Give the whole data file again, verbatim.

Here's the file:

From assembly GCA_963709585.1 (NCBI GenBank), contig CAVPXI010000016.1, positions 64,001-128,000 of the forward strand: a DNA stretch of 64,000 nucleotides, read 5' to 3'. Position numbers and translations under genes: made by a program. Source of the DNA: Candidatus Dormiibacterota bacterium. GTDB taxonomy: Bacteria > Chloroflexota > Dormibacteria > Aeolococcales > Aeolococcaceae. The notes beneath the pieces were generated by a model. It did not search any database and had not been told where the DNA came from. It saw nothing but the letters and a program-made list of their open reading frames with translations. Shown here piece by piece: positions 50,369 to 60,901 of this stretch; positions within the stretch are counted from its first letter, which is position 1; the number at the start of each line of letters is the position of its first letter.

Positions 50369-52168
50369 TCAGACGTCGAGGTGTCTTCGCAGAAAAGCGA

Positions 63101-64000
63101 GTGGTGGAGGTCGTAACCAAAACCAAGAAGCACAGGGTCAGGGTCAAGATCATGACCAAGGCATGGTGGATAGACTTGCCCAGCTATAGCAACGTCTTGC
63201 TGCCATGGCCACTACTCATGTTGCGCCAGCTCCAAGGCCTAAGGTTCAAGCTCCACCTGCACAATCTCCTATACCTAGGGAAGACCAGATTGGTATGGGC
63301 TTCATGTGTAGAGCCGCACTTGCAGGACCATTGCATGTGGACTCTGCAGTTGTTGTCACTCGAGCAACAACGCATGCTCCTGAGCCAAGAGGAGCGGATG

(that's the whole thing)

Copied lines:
From assembly GCA_963709585.1 (NCBI GenBank), contig CAVPXI010000016.1, positions 64,001-128,000 of the forward strand: a DNA stretch of 64,000 nucleotides, read 5' to 3'. Position numbers and translations under genes: made by a program. Source of the DNA: Candidatus Dormiibacterota bacterium. GTDB taxonomy: Bacteria > Chloroflexota > Dormibacteria > Aeolococcales > Aeolococcaceae. The notes beneath the pieces were generated by a model. It did not search any database and had not been told where the DNA came from. It saw nothing but the letters and a program-made list of their open reading frames with translations. Shown here piece by piece: positions 50,369 to 60,901 of this stretch; positions within the stretch are counted from its first letter, which is position 1; the number at the start of each line of letters is the position of its first letter.

Positions 50369-52168
50369 TCAGACGTCGAGGTGTCTTCGCAGAAAAGCGA

Positions 63101-64000
63101 GTGGTGGAGGTCGTAACCAAAACCAAGAAGCACAGGGTCAGGGTCAAGATCATGACCAAGGCATGGTGGATAGACTTGCCCAGCTATAGCAACGTCTTGC
63201 TGCCATGGCCACTACTCATGTTGCGCCAGCTCCAAGGCCTAAGGTTCAAGCTCCACCTGCACAATCTCCTATACCTAGGGAAGACCAGATTGGTATGGGC
63301 TTCATGTGTAGAGCCGCACTTGCAGGACCATTGCATGTGGACTCTGCAGTTGTTGTCACTCGAGCAACAACGCATGCTCCTGAGCCAAGAGGAGCGGATG